The beating, stabbing, strangulation, throat-slitting murder of Chattanooga pastor David Strong might have had a gay element, the city’s police department already hinted. Now we hear from 25-year-old murder suspect Antonio Henry — accused, along with 16-year-old cousin Brendan Barnes of the grisly crime — that Strong came on to him, and that’s why he gutted the pastor.
Speaking from prison to the Chattanooga Times Free Press, Henry says Strong — whom Henry knew for years — propositioned him for some man-on-man sex to the tune of $100. (The paper describes it as a “sex act,” which I’m going to assume means a blowjob.) According to police, Henry, who has a history of mental disease and crime, was in Strong’s home to rob him, and beat and cut him to death when Strong refused to hand over his ATM code. But Henry insists Strong was alive, albeit beaten and bound on the floor, when he left the house. But oh, let’s see some remorse!
“We did not demand no money,” he said. “This stuff happened because this man would not listen up and let us up out that house.” Henry said Strong refused to let him and Barnes leave his house at 404 Glenwood Drive until they gave in to his sexual demands. “I’m sorry he’s, you know, gone and stuff like that, but he’s a disgrace to his church,” Henry said.
Not that Strong’s family wants sexuality speculation in the pastor’s official record.
However, the pastor’s youngest sister, Terri Strong, rejected that speculation. “He is not gay,” she said, adding that her brother’s Facebook page lists him as single and interested in women. Asked at a memorial for the pastor last week, his nephew, Andre Strong, said he had never heard any rumors that his uncle was gay.
Oh, what’s that you hear? The groundwork being laid for a lovely “gay panic” defense?
Henry said he picked up a walking stick resting near the side of the bed and struck Strong’s head and leg as his cousin ran to the kitchen to get a knife. A report from the Hamilton County Medical Examiner’s Office showed 18 stab wounds on the right side of Strong’s torso, dozens of lacerations and evidence of blunt force trauma.
“I ain’t gonna lie that I hit him with the stick, man, because me and my cousin’s life was in danger,” Henry said. Henry said the house had deadbolt locks that could be opened from the inside only with a key. Strong wasn’t offering a key “until he got what he wanted,” Henry said, so “in case that man reached for a gun or anything,” he tied the pastor’s wrists with part of a shirt they found in the house. Police also found the pastor’s ankles bound, but Henry said he doesn’t know what Barnes used to tie the pastor’s ankles.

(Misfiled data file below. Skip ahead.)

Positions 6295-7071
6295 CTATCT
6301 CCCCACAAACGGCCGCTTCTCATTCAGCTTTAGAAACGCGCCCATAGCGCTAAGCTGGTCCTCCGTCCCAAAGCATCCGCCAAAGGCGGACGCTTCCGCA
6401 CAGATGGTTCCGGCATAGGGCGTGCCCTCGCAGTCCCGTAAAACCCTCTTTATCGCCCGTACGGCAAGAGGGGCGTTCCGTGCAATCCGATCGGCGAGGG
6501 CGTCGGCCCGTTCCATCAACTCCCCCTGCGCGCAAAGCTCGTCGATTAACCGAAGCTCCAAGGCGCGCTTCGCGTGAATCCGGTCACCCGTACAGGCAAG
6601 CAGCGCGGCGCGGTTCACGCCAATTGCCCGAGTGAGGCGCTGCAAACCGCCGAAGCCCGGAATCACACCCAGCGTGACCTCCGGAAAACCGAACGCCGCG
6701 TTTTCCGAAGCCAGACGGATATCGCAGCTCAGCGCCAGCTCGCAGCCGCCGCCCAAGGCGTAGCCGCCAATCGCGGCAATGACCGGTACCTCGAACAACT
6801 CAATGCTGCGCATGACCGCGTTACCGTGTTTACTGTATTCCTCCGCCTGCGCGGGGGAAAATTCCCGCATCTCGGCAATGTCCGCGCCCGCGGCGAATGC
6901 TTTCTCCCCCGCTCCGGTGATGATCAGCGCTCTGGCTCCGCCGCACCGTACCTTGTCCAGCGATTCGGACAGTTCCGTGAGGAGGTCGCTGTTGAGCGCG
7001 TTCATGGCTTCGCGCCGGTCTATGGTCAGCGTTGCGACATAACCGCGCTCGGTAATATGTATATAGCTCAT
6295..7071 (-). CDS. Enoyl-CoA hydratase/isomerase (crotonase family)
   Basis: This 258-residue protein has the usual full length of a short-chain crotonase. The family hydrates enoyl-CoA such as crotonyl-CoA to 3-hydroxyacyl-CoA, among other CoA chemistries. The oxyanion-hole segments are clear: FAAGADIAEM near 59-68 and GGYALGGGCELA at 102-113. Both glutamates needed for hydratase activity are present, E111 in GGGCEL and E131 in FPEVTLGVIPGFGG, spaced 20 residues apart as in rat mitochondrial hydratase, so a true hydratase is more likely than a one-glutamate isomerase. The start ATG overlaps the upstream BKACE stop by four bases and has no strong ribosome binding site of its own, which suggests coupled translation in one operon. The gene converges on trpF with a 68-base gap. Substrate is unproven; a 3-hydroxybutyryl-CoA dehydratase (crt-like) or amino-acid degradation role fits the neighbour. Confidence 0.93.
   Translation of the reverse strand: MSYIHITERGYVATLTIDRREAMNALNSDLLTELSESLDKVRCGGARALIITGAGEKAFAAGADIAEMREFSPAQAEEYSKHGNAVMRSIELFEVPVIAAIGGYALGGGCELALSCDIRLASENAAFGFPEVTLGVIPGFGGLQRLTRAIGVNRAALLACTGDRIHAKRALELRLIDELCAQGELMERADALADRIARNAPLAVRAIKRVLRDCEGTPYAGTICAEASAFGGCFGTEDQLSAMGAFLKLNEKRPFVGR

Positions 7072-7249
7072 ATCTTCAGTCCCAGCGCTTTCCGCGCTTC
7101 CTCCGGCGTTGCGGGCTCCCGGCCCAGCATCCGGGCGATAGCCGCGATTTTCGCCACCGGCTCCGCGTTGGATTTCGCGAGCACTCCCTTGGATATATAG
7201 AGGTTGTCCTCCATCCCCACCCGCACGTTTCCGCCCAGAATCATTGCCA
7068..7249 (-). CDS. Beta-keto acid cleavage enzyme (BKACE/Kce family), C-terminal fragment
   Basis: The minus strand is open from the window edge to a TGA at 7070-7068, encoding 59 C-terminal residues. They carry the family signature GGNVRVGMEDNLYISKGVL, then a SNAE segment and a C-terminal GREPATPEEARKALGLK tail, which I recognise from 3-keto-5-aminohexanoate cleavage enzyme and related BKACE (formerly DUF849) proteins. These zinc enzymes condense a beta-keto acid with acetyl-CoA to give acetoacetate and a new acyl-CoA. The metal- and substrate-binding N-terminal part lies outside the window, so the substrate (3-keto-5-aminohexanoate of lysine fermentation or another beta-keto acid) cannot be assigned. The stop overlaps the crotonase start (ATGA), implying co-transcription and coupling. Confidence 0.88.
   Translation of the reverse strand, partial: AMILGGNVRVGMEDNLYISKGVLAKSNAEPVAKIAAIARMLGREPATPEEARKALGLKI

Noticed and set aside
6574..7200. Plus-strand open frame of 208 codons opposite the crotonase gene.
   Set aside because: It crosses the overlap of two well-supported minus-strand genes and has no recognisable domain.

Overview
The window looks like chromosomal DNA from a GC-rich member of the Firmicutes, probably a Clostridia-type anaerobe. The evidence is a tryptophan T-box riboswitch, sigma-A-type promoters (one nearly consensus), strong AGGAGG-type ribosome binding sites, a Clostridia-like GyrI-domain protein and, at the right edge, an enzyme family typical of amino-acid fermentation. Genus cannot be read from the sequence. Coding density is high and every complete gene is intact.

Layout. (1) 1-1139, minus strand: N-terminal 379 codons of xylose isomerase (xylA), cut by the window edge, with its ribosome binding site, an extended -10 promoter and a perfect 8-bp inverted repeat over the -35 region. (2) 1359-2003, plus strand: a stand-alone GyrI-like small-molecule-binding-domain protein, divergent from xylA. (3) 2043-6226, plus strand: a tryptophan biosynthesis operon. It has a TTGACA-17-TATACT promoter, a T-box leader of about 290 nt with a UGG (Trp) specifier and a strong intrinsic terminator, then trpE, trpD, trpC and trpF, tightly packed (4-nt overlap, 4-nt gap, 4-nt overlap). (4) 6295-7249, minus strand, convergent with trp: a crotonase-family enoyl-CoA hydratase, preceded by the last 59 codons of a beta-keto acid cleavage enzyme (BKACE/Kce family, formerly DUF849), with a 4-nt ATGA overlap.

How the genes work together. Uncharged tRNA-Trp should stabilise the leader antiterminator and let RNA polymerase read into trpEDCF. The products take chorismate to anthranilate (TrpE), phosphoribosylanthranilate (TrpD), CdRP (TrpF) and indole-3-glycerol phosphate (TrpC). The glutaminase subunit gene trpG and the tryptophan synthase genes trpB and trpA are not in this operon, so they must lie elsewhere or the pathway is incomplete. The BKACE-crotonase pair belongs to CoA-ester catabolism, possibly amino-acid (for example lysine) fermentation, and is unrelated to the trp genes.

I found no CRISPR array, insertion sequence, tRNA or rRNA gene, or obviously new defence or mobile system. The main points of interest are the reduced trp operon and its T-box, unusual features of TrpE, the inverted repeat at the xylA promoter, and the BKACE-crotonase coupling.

During the struggle, Henry said Strong offered his debit card PIN and “anything we wanted, but it wasn’t about money.” “We did not demand nothing,” Henry said. But he admitted they stole the pastor’s car, saying it was too far for them to walk from the pastor’s Glenwood house to Brainerd, where they were staying. Using the pastor’s debit card, the cousins withdrew about $200 from an automated teller machine.
So it wasn’t about the money, but Henry and Barnes stole it anyway. And it wasn’t either of them who were looking for trouble, though they left the pastor on his death bed after stabbing him eighteen times. And that was after beating him in the head with a vase. And it was the pastor who had apparently kidnapped them, by refusing to let them exit, until they blew him or whatever. Great.
That jailhouse interview, meanwhile, doesn’t have Henry’s court-appointed attorney too thrilled — and even has the judge overseeing the case, who today withdrew Henry’s $350,000 bond, advising the defendant to STFU to the press. And while it’s certainly not a statement given under oath, what Henry did there was openly admit to the violent acts that claimed Strong’s life. So that’s pretty damning.
[photo: Tim Barber/Chattanooga Times Free Press]